So, have you had to use hand-to-hand skills in the past?

 

Yes, and something I am not completely comfortable talking about. Like many, I have read stories of this fighter and that fighter, and many in my opinion - but not all – are stories told to bolster egos and reputations. But a few references I will make are about a couple of bare-knuckle matches I had with two Iraqi policemen, and another when several Iraqis tried to take me hostage. The bare-knuckle matches occurred because the opponents wanted to test the Brit’s metal when we turned up in Basra in 2003. And bare-knuckle because basically we had no gloves! The first opponent was not much to write home about, and he was dismissed within seconds. The second was, however, a damn good boxer; his stance, style and movement conveyed an opponent of some experience. He caught me several times and so I reverted to a combination of punches and low kicks which paid off after about three or four minutes. As for the hostage situation; I was unfortunate enough to be in a position where I was somewhat remote and on my own away from the lads. Six, maybe seven Iraqis made a grab for me in an attempt to drag me into a small room. Their intention was clear; grab the Brit. At the point of realisation that I was about to become a statistic, my legs all but gave way and for a second or so I froze; after all, this was no Friday night fracas. Fortunately the thought process of I WILL be going home with a pulse became - shall we say - a creative process. No finer details needed on this, I’ll leave the rest to your imagination! And, over the years, there have been various situations when some drunken idiot had thought that I would become their sport for the evening; again a desired outcome – for me - was achieved.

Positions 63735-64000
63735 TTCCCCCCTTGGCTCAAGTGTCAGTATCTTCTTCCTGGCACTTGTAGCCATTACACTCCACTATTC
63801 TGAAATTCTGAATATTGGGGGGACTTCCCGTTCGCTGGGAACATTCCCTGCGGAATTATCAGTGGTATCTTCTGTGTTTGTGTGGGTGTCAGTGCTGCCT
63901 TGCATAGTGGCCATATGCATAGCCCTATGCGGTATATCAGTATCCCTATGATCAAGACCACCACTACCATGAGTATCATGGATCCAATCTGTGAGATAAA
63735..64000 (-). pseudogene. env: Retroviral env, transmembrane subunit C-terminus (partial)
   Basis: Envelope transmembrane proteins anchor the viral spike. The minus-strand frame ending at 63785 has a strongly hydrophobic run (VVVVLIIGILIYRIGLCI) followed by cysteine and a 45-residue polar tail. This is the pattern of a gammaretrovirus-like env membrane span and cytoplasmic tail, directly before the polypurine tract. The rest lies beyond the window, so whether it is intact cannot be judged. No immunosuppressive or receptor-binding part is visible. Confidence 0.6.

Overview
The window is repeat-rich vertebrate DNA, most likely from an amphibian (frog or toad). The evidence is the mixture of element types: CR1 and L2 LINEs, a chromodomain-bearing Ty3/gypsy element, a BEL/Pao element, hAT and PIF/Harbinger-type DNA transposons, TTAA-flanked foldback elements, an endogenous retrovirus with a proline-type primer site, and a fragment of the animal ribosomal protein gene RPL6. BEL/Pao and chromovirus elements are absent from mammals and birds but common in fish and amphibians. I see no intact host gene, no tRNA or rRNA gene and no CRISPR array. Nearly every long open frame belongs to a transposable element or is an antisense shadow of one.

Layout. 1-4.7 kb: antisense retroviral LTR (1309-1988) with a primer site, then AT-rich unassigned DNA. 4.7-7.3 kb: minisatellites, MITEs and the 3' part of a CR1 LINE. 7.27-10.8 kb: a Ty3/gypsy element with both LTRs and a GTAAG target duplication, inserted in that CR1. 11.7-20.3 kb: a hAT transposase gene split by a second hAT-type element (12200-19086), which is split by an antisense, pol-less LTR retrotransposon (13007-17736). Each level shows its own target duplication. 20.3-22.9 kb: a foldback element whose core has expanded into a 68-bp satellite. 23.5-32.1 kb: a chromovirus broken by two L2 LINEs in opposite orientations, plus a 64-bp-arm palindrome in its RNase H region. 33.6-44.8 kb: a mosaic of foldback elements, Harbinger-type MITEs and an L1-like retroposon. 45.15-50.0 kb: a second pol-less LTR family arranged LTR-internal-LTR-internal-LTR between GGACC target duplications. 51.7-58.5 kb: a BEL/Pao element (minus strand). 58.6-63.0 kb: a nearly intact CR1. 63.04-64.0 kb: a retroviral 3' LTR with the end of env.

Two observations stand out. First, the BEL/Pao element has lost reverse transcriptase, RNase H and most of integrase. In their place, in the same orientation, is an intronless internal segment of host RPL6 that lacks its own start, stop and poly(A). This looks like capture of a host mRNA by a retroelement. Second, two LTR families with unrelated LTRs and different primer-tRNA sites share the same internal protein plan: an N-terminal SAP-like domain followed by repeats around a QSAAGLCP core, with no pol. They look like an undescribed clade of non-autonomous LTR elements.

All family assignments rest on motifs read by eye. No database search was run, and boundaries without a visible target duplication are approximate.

In life, who have been your greatest supporters, and who do you look up to?

 

Well I do not idolise anyone in particular; for me there’s too much back slapping going on these days. However, I do have a very healthy respect for those I instruct because they have motivated me to seek further knowledge and self-enhancement. In turn, I have much respect for the likes of Peter Consterdine and Geoff Thompson from the British Combat Association, and certainly karate legend Mr. Aidan Trimble. Most of all though, I owe a lifetime’s debt to Mr. Mark Dawes of the National Federation for Personal Safety. Mark Dawes is the Founder, Director and the Lead Master Training of the NFPS. In recent years Mark has encouraged me to develop my skills and believe in myself; he’s a true gentleman and friend to many. In general, there are others who I have much time for too, for example: Tony Davis and Stuart Harris from Total Dojo, Tony Hughes from Kent and the Face-to-Face Combat guys from London. Of course, my upbringing and family certainly forged the way ahead for me. My father was a hard-working market trader and shopkeeper, and a former RAF boxing champion from the ‘50s. He was a real hard man and had a rough upbringing during the war as a fostered child, so the harsh lessons he learnt became mine as I was adopted; Looking back, my childhood was a privilege!

 

Steven, thanks for your time!

 

Copyright © Tough Talk, Mike Holdsworth and Steve Timperley

Steven Timperley

Facebook: @steven.timperley1

UK Martial Arts Alliance : www.ukmaa.org

Elite Response Training (ERT): www.eliteresponsetraining.co.uk
Knives & Edged Weapons Awareness Programme (KEWAP): www.kewap.org.uk